Howard S. Becker is a master of his discipline. His reputation as a teacher, as well as a sociologist, is supported by his best-selling quartet of sociological guidebooks: Writing for Social Scientists, Tricks of the Trade, Telling About Society, and What About Mozart? What About Murder? It turns out that the master sociologist has yet one more trick up his sleeve—a fifth guidebook, Evidence.
Becker has for seventy years been mulling over the problem of evidence. He argues that social scientists don’t take questions about the usefulness of their data as evidence for their ideas seriously enough. For example, researchers have long used the occupation of a person’s father as evidence of the family’s social class, but studies have shown this to be a flawed measure—for one thing, a lot of people answer that question too vaguely to make the reasoning plausible. The book is filled with examples like this, and Becker uses them to expose a series of errors, suggesting ways to avoid them, or even to turn them into research topics in their own right. He argues strongly that because no data-gathering method produces totally reliable information, a big part of the research job consists of getting rid of error. Readers will find Becker’s newest guidebook a valuable tool, useful for social scientists of every variety.
“Evidence is a deeply thoughtful, original take on the relationship between our ideas, the observations we make, and our ways of figuring out how we know what we are talking about. Becker breathes new life into an important tradition that has been overshadowed—thinking about methodology in terms of the practical organization of data gathering, alongside the practical ends we may not suspect, but that end up black-boxed as ‘objective’ data.”
— Iddo Tavory, author of Summoned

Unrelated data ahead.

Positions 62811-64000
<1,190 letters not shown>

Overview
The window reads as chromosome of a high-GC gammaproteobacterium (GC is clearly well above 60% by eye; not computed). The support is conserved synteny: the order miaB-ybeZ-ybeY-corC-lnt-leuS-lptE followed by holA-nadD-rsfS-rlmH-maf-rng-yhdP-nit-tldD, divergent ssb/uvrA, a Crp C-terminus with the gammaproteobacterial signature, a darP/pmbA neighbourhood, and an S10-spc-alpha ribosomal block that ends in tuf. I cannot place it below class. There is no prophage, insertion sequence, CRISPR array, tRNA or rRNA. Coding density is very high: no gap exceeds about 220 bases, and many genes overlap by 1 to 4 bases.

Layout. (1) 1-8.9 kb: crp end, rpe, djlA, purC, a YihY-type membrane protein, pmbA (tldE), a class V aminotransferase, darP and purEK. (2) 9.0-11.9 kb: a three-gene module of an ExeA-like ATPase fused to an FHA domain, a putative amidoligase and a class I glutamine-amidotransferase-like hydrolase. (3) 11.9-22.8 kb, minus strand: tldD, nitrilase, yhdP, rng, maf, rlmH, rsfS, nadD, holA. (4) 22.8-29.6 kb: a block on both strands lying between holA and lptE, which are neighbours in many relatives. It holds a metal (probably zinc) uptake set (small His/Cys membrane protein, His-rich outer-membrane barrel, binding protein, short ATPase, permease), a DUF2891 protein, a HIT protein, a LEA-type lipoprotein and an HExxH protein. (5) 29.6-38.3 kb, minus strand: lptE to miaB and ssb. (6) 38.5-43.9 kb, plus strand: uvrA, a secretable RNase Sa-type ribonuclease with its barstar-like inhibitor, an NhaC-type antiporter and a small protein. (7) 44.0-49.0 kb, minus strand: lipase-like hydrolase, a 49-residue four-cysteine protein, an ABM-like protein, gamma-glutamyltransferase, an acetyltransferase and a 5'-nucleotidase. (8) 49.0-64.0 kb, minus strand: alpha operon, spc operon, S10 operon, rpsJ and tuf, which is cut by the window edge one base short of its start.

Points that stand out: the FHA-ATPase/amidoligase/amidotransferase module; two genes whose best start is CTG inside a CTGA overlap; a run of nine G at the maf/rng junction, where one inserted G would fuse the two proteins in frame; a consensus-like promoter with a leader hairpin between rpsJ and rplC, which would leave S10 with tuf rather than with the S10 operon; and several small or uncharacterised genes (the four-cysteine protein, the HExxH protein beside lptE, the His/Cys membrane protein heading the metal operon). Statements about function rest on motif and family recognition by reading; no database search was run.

“Becker calls Evidence a book he’s been writing for the seventy years of his professional life as a distinguished social scientist and— dare one say?— philosopher. For, beyond being a handbook for doing—and understanding— research, this is a guide to seeking the truth of day to day lives. No social scientist, humanist, or philosopher could imagine a better time for its appearance given the rise of reckless demagogic claims for a ‘post-truth’ age and their disparagement not just of science but democracy and our shared humanity.”—Michael Joyce, Vassar College
— Michael Joyce, author of Foucault, in Winter, in the Linnaeus Garden
About the Author:
Howard S. Becker has made major contributions to the sociology of deviance, sociology of art, and sociology of music. He has also written extensively on the practice of sociology. He received a Ph.D. from the University of Chicago, where he was also an instructor in sociology and social sciences. He became profesor of sociology at Northwestern University, where he taught for twenty-five years. When he retired from active teaching he was a professor of sociology and an adjunct professor of music at the University of Washington. He lives and works in San Francisco and Paris.